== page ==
- Julie Forsyth as Lilliana Krumpetzki and Baby Harvie. Forsyth, along with the Elwood Primary School choir, also provided vocals for the song "God Is Better than Football", composed by Keith Binns.: 85
- Kamahl as the Statue of Horace
Adam Elliot conceived the idea behind Harvie Krumpet over a ten-year period, and wrote fourteen drafts of the script over three months. He also created a 300-panel storyboard to visualise the film before the animation began.: 5 He described Harvie's character as "an amalgamation of many people I know", in addition to being partly autobiographical. Elliot's development of the plot began with small character details with which he could "work backwards and then find a rhythm to the piece".: 136 Harvie Krumpet marked the first time that Elliot worked with a producer, Melanie Coombs. Financing for the film's A$377,000 production budget was split between three production companies: SBS Independent, the Australian Film Commission and Film Victoria.
Harvie Krumpet was filmed in Melbourne over 15 months between October 2001 and January 2003. The film was shot in sequence in three-month blocks, interspersed with three-month blocks of building sets and models. Production began in Elliott's garage and subsequently took place in three separate studios, moving three times in order to accommodate the growing size of the sets.: 134 It was shot on Super 16 mm film using a Bolex camera.: 5 Each individual frame was animated, meaning that an average of 3–5 seconds' worth of film was produced in each full day of filming.: 134–135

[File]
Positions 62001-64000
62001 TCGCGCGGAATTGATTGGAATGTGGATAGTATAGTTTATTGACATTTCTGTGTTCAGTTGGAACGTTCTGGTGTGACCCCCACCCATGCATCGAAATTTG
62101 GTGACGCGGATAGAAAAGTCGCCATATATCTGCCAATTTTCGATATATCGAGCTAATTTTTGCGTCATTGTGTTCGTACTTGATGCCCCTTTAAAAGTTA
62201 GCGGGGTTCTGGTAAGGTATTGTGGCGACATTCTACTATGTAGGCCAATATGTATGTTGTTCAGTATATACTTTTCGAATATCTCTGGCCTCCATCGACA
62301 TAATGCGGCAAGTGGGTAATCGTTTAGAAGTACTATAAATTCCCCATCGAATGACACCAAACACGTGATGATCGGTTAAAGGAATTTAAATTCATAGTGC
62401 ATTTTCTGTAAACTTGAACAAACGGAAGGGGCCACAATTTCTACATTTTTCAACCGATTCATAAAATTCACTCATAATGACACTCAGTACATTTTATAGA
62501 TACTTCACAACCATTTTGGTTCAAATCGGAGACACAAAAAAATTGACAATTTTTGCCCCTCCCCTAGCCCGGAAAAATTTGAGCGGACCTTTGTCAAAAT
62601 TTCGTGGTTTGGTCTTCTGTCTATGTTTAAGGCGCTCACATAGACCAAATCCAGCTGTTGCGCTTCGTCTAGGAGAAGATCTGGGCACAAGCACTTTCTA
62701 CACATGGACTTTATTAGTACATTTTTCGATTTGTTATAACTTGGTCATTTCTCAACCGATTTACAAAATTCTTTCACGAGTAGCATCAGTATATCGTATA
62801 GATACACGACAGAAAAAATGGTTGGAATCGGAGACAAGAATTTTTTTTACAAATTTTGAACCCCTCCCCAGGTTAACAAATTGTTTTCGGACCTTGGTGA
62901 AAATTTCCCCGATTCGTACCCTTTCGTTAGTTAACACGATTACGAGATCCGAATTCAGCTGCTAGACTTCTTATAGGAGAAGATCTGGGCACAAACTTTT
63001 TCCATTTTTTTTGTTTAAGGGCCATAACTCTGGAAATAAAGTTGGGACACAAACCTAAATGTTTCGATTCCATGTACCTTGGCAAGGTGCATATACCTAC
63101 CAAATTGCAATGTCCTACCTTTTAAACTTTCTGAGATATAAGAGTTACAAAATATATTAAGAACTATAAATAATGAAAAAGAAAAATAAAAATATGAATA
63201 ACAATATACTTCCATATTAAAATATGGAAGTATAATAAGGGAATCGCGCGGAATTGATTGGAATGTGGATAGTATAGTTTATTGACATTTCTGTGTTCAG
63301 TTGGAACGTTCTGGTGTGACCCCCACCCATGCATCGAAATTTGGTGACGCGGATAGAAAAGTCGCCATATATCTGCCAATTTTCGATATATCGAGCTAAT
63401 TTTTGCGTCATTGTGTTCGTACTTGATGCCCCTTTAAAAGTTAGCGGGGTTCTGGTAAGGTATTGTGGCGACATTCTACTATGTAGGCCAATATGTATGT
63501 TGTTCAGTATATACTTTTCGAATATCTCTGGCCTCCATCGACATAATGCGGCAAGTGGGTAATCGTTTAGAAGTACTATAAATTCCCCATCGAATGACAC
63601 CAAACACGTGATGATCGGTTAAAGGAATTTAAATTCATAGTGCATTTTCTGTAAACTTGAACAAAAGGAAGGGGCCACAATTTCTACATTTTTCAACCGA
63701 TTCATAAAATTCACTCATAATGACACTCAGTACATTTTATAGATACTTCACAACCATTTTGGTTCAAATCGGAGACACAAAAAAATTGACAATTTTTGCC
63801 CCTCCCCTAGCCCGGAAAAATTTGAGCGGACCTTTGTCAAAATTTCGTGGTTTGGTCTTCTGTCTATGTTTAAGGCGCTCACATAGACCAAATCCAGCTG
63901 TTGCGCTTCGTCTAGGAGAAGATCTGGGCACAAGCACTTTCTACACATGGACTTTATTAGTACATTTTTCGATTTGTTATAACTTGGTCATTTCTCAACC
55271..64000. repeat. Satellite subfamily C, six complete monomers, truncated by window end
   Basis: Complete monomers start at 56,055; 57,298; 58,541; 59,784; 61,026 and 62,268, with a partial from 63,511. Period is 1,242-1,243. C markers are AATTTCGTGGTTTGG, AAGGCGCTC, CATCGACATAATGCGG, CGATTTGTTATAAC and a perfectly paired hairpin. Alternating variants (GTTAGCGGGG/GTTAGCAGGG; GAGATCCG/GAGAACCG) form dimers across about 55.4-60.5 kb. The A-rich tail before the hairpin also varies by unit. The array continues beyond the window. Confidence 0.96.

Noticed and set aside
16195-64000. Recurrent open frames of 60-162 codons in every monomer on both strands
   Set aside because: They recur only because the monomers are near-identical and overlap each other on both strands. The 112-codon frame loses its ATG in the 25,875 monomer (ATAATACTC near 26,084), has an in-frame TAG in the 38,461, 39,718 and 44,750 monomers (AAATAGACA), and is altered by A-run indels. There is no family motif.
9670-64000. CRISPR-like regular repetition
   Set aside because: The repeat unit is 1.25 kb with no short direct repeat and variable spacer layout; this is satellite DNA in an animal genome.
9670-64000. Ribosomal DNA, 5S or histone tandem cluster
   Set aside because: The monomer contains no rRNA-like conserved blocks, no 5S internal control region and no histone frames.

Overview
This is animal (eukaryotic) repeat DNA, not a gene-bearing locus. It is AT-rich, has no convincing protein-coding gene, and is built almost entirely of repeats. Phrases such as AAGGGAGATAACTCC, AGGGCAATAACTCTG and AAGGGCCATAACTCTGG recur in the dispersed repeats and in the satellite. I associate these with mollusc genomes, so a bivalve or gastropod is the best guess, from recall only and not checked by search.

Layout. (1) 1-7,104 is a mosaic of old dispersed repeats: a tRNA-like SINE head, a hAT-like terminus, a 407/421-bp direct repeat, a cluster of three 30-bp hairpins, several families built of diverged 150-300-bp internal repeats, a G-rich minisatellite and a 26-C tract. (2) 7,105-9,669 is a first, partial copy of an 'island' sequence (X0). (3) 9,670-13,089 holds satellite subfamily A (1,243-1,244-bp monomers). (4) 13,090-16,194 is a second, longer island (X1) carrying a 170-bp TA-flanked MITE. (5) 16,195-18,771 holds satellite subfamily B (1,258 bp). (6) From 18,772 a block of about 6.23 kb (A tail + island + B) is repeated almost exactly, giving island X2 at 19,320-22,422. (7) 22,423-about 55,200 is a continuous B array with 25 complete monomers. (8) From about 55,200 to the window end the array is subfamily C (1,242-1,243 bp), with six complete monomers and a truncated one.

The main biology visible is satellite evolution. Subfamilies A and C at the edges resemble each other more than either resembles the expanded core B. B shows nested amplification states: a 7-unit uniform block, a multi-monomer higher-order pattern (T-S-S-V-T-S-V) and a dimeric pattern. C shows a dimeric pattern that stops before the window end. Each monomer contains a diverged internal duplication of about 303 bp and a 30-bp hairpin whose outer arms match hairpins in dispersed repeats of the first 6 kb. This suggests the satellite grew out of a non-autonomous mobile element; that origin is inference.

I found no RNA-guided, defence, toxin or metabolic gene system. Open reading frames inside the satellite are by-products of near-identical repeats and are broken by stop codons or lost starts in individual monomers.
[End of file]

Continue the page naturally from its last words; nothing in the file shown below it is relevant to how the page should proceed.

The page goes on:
The film was produced by clay animation using character models each about the size of a wine bottle.: 7 The models were first constructed using plasticine before pouring Carbog, a solid material used by mechanics, into moulds to form the bodies. They were then painted to appear like plasticine, and real plasticine around wire was used for the arms. Elliot said he chose to use Carbog since models made from just plasticine would require more maintenance.: 134 Some characters had replaceable mouths made of hardened Sculpey clay that were attached magnetically to the faces to reflect different facial expressions; Harvie's model had more than 30 separate mouth shapes. The design of the models was influenced by Elliot's tremor, since he needed them to be relatively large and easy to manipulate.: 7 He made the models' eyes particularly large "to fully express the character's emotion". He intentionally left fingerprints in the plasticine when manipulating the models to remind the audience that "what they're seeing is tangible, tactile and it's not generated through a computer".: 134 He was assisted by Sophie Raymond and Michael Bazeley in constructing and modelling the characters. The sets were largely constructed from wood.: 7
Harvie Krumpet was edited by Bill Murphy for eight days spread over several weeks. The original cut of 45–50 minutes of footage was reduced to a final cut of less than 23 minutes.: 134–135 Over 2000 sound clips were added during the sound design process and the film was converted to 35mm film in May 2003.: 5